Osborne v. Bed Bath & Beyond, Inc. et al, No. 7:2012cv00099 - Document 54 (W.D. Va. 2012)

Court Description: MEMORANDUM OPINION. Signed by District Judge Michael F. Urbanski on 10/8/12. (tob)
Download PDF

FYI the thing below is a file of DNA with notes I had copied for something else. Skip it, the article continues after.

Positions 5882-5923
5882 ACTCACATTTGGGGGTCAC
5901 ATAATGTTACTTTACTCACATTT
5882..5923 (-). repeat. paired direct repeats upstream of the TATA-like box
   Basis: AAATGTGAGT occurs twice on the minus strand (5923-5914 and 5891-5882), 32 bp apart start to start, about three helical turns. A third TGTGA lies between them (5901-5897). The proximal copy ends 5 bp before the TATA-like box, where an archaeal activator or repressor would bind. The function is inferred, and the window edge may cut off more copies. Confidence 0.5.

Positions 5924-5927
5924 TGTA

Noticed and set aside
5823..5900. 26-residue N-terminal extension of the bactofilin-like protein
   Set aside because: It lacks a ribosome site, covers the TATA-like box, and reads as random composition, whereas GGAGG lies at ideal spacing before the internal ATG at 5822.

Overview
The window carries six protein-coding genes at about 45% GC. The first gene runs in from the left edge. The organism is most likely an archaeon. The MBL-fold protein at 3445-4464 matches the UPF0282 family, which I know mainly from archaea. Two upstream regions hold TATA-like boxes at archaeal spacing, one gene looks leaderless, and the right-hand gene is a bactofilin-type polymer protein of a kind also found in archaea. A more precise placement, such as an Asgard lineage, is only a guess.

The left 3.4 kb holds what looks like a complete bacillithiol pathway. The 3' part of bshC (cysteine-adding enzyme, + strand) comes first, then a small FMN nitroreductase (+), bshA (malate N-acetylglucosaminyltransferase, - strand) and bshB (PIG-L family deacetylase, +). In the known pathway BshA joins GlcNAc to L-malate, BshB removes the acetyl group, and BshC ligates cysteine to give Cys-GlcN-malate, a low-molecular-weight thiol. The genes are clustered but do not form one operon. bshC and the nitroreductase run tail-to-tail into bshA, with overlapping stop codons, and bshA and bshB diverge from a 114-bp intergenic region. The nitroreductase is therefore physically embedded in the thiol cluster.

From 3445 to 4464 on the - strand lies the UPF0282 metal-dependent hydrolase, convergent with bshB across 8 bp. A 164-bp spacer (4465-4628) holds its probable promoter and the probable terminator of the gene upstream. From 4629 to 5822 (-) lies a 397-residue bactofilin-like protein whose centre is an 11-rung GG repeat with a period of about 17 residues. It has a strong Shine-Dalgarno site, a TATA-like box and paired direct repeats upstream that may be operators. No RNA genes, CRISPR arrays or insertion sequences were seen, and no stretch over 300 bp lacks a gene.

IN THE UNITED STATES DISTRICT COURT FOR THE WESTERN DISTRICT OF VIRGINIA ROANOKE DIVISION JANET L. OSBORNE, M.D., FACOG, FACS, Plaintiff, v. BED BATH & BEYOND, INC. and LOSOREA PACKAGING, INC., Defendants. ) ) ) ) ) ) ) ) ) ) ) Civil Action No. 7:12-cv-99 By: Michael F. Urbanski United States District Judge MEMORANDUM OPINION Before the court is defendant Bed Bath & Beyond, Inc. s ( BBB ) Motion for Leave to File a Third-Party Complaint (Dkt. # 23) against NHG Liquidation, Inc. f/k/a/ NAPA Home & Garden, Inc. ( NAPA ) and Fuel Barons, Inc. ( Fuel Barons ). A hearing was held on August 13, 2012, after which the court took the motion under advisement and requested the parties file additional information on the issue within seven days. Both parties filed supplemental briefs, and the issue is now ripe for adjudication. For the reasons set forth below, BBB s motion (Dkt. # 23) is GRANTED. Rule 14(a)(1) of the Federal Rules of Civil Procedure permits a defendant, as a thirdparty plaintiff, to file a claim against a nonparty who is or may be liable to it for all or part of the claim against it. A third-party claim must be derivative of the main claim and is allowable where a third-party plaintiff seeks reimbursement for all or part of what may be potentially owed the plaintiff. See Kohl s Dep t Stores, Inc. v. Target Stores, Inc., 214 F.R.D. 406, 413 (E.D. Va. 2003). Typically, proper third party claims involve one joint tortfeasor impleading another, an indemnitee impleading an indemnitor, or a secondarily liable party impleading one who is primarily liable. Absent such derivative liability, a third party claim must fail. Watergate Landmark Condo. Unit Owners Assoc. v. Wiss, Janey, Elstner Assoc., Inc., 117 F.R.D. 576, 578 (E.D. Va. 1987). Granting leave to bring a third-party into an action pursuant to Rule 14(a)(1) falls within the sound discretion of the trial judge and should be liberally construed. Wright v. Bigger, No. 5:08-CV-62, 2008 WL 4900566, at *1 (N.D. W.Va. Nov. 13, 2008) (citing Baltimore & Ohio R.R. Co. v. Saunders, 159 F.2d 481, 483-84 (4th Cir. 1947)); see also Laughlin v. Dell Fin. Servs., L.P., 465 F. Supp. 2d 563, 565 (D.S.C. 2006) (Rule 14 is to be liberally construed). In this case, plaintiff has filed a products liability case against BBB for injuries she sustained while using certain products a firepot and FIREGEL sold at BBB s Roanoke store. BBB claims the firepot and FIREGEL at issue were manufactured by Fuel Barons and distributed by NAPA, and that BBB contracted with NAPA to design, manufacture, package, label and supply for retail sale the firepot and FIREGEL products. In its proposed third-party complaint, BBB raises breach of contract and breach of warranty claims against NAPA and Fuel Barons and asserts that if it is held liable to plaintiff for the injuries she sustained, it is entitled to indemnification and/or contribution from these companies. See Dkt. # 23, at Ex. C. Such claims are actionable under Virginia law1 and are the proper subjects of a third-party complaint. See Lewis v. City of Bluefield, 48 F.R.D. 435, 437 (S.D. W.Va. 1969) ( In determining whether there is a right to indemnity or contribution under the circumstances presented in a particular case, where federal jurisdiction is founded upon diversity, a federal court must apply the law of 1 See, e.g., Va. Code Ann. § 8.01-34 (when contribution among wrongdoers enforced), §§ 8.2-313 (express warranties), 8.2-314 (implied warranty of merchantability), & 8.2-315 (implied warranty of fitness for a particular purpose); Safeway, Inc. v. DPI Midatlantic, Inc., 270 Va. 285, 289, 619 S.E.2d 76, 79 (2005) ( An express indemnity agreement reflects the loss distribution agreed to by the contracting parties. ); Nationwide Mut. Ins. Co. v. Minnifield, 213 Va. 797, 800, 196 S.E.2d 75, 77-78 (1973) ( The right to contribution is based upon the equitable principle that where two or more persons are subject to a common burden it shall be borne equally. ). 2 the state where such court is held. (citing Erie v. Tompkins, 304 U.S. 64 (1938) and Klaxon Co. v. Stentor Elec. Mfg. Co., 313 U.S. 487 (1941))). Plaintiff objects to BBB s request to bring in NAPA and Fuel Barons as third-party defendants because both of these companies are engaged in bankruptcy proceedings. In July 2011 and January 2012, NAPA and Fuel Barons, respectively, filed for protection under Chapter 11 of the United States Bankruptcy Code. The United States Bankruptcy Court for the Northern District of Georgia has entered orders granting BBB limited relief from the automatic stay in both cases and authorizing BBB to file a third-party claim against these entities. The bankruptcy court limited discovery to the bankruptcy setting and made clear that BBB cannot enforce or collect any judgment against NAPA or Fuel Barons except by filing proofs of claims in the bankruptcy court. Plaintiff argues that these orders prevent her from asserting claims against the third-party defendants pursuant to Rule 14(a)(3), thereby destroying the derivative nature of the potential third-party claims. To be sure, plaintiff may not be able to assert claims against NAPA and Fuel Barons without first obtaining relief from the automatic stay. This fact, however, has no impact on the derivative nature of the potential third-party claims. Central to the question of whether a third-party claim can be maintained under Rule 14(a) is whether NAPA and Fuel Barons liability is derivative of, or secondary to, BBB s liability to plaintiff. See Watergate,117 F.R.D. at 577; see also Laughlin, 465 F. Supp. 2d at 566. In this case, it is. Additionally, plaintiff argues that an August 10, 2012 order entered by the bankruptcy court is further evidence that the third-party complaint should not be allowed. This order, which was entered only in NAPA s bankruptcy proceeding, approves the trustee s plan for disbursement of insurance proceeds to victims. Plaintiff suggests there is no money left to be 3 distributed, and thus, there is no point in allowing the third-party complaint. But that is not for this court to decide.2 Furthermore, the court finds there would not be any undue prejudice to the plaintiff in allowing BBB s third-party claim. Plaintiff contends that because NAPA and Fuel Barons may choose not to participate in this litigation, as the bankruptcy order allows them to do, the jury will be confused by the empty chairs at trial. This issue can be remedied by an instruction from the court. Additionally, the extent of discovery that can proceed as to NAPA and Fuel Barons has been limited by the bankruptcy court and is not likely to result in substantial expense to plaintiff. In sum, BBB has established that its third-party claim is proper under Rule 14. One of the primary objectives of third-party procedure is to avoid circuity and multiplicity of actions. Noland Co. v. Graver Tank & Mfg. Co., 301 F.2d 43, 50 (4th Cir. 1962); see also Laughlin, 465 F. Supp. 2d at 565 (the purpose of Rule 14 is to accomplish in one proceeding the adjudication of the rights of all persons concerned in the controversy and to prevent the necessity of trying several related claims in different lawsuits. (quoting Deutsche Bank National Trust Co. v. Tyner, 233 F.R.D. 460, 462 (D.S.C. 2006))). In the interest of judicial economy, and because Rule 14 is to be liberally construed, see id., BBB s Motion for Leave to File a Third Party Complaint (Dkt. #23) will be GRANTED. An appropriate Order will be entered. Entered: October 8, 2012 /s/ Michael F. Urbanski Michael F. Urbanski United States District Judge 2 Indeed, the court notes that on September 28, 2012, a stipulated order was entered allowing BBB to file a proof of claim and assert an unsecured claim against NAPA. In re: NHG Liquidiation, Inc., f/k/a Napa Home & Garden, Inc., No. 11-69828-mgd, Dkt. # 494 (Bankr. N.D. Ga. Sept. 28. 2012). 4